Women in Welding

Why Female Welders Are on the Rise

If you think welding is a man’s job, you’re behind the times. More and more women are pursuing careers in the skilled trades, and for many, welding is an excellent fit. As baby boomers continue to retire, the welding industry is also facing a shortage and turning to women to fill the gaps. Below, we will discuss three additional factors behind the recent increase of women in welding.

 

A Change in Culture

Though women have been welding since the labor shortage of World War II, the industry long held on to sexist misconceptions. For years, female welders were only offered employment when there was a lack of male applicants. When women were hired, sexual harassment was frequent on the job. Though it would be naïve to say that sexism does not exist in 2018, conditions for women in welding have greatly improved since the mid-century. Today, most human resource departments have zero tolerance for sexual harassment in the workplace. Additionally, women have the option of joining unions which provide added job security.

 

Increased Pay

Women in welding generally earn more than women in female-dominant trades. For example, according to the Bureau of Labor Statistics, cosmetologists collect a median salary of $24,900 while welders bring in an average of $40,240 annually. Additionally, once you are a certified welder, you can generally pursue advanced training through your employer or local union. Though salaries for specialized positions vary, ZipRecruiter and Water Welders report that pipe welders and underwater welders can reasonably make upwards of $100,000 per year.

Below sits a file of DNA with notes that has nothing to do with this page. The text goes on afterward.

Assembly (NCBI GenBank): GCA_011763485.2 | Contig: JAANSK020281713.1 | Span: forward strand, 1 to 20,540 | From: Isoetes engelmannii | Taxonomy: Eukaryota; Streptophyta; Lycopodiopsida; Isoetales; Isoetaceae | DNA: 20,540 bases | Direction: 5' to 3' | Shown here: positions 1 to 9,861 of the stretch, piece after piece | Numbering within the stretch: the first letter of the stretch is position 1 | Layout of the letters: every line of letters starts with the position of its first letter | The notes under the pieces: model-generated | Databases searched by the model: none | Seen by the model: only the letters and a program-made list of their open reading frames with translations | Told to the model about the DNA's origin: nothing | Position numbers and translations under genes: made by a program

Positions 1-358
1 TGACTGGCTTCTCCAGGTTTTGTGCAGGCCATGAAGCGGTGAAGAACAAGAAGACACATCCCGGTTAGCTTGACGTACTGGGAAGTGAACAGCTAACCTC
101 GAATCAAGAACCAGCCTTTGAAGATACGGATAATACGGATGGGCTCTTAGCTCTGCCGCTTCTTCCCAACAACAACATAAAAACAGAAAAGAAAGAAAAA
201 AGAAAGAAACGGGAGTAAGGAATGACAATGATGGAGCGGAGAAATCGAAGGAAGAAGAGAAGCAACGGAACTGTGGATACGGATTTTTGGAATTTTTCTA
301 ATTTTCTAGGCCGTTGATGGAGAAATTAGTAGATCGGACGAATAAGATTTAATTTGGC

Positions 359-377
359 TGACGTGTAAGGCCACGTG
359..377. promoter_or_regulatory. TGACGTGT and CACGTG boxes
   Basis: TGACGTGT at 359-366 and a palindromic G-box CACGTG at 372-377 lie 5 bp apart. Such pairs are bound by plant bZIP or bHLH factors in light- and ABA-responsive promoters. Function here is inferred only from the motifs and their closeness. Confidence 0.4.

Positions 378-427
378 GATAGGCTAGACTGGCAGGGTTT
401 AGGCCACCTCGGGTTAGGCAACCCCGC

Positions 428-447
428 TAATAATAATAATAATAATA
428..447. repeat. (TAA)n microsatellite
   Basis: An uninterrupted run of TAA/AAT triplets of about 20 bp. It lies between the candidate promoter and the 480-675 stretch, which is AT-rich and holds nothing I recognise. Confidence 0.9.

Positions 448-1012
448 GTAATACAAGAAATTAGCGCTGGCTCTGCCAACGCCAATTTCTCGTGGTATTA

Extensive Possibility 

Welding positions are diverse. Since welding is used in every industry from construction to oil, gas, automotive, military, aerospace, shipping, and green technology, welders often have the opportunity to work in a field that interests them. In addition, welders can choose whether they’d like to see the world through a traveling position or remain close to home in a stationary role. Those looking to work part-time or follow a more irregular schedule also have the option of contract work and self-employment, alternatives which are not often available to clerical, medical, and hospitality professionals.

 

Inspired by Women in Welding? Become a Welder Yourself!

Here at the Career College of Northern Nevada, you can complete a diploma in welding and fabrication in as little as 12 months with a full-time course load. This means that in just a year from now, you could be working in an exciting new field with a comfortable salary and great benefits. Contact us at (775) 241-4445 to learn more about our welding program or begin the application process.

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